Writing and Culture

Student writers at the Brusov Institute for Foreign Languages, Yerevan, Armenia

As an international consulatant, I have had the privilege of working with writers in other university settings. At the Brusov Institute in Armenia, I worked with students and faculty on writing for U.S.audiences. At home, at U-M's Sweetland Writing Center, I have taught Introductory Composition and worked with individual writers -- especially international graduate student writers -- in Sweetland's Writing Workshop, and trained Graduate Student Instructors to teach writing in the disciplines.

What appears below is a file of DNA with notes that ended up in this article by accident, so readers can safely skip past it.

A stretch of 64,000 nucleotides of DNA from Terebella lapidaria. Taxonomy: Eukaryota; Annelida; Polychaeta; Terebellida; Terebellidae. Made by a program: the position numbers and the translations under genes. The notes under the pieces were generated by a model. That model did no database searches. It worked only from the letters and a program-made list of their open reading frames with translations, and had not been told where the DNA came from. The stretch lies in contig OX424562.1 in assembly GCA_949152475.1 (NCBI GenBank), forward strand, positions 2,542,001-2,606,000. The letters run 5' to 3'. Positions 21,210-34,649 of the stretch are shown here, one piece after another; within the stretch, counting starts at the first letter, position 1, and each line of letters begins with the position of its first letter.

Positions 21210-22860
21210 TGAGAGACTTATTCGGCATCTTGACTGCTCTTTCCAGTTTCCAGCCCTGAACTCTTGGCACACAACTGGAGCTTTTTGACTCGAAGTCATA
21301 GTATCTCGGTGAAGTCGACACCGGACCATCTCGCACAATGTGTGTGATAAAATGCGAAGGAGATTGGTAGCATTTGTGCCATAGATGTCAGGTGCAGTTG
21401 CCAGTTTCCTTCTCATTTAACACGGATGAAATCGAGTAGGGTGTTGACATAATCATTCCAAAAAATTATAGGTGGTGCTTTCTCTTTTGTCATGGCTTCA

As a writer and a teacher of writers from a great many cultural, ethnic, and national backgrounds, I am interested in how culture influences writers' perceptions of what is logical, intellectually sophisticated, and appropriate for their audience. My book on this topic, Listening to the World: Cultural Issues in Academic Writing (1994, National Council of Teachers of English), now can be fully accessed on-line.

Listening to students talk about their difficulities adjusting to the expectations of the university led to an edited collection, ALT DIS: Alternative Discourses and the Academy (2002, Heinemann, with co-editors Christopher Schroeder and Patricia Bizzell), and several conference presentations, Speaking Truth To Power: Social Justice Criteria for the Evaluation of Alternative Discourse, and A Rhetoric of Peace with Justice.

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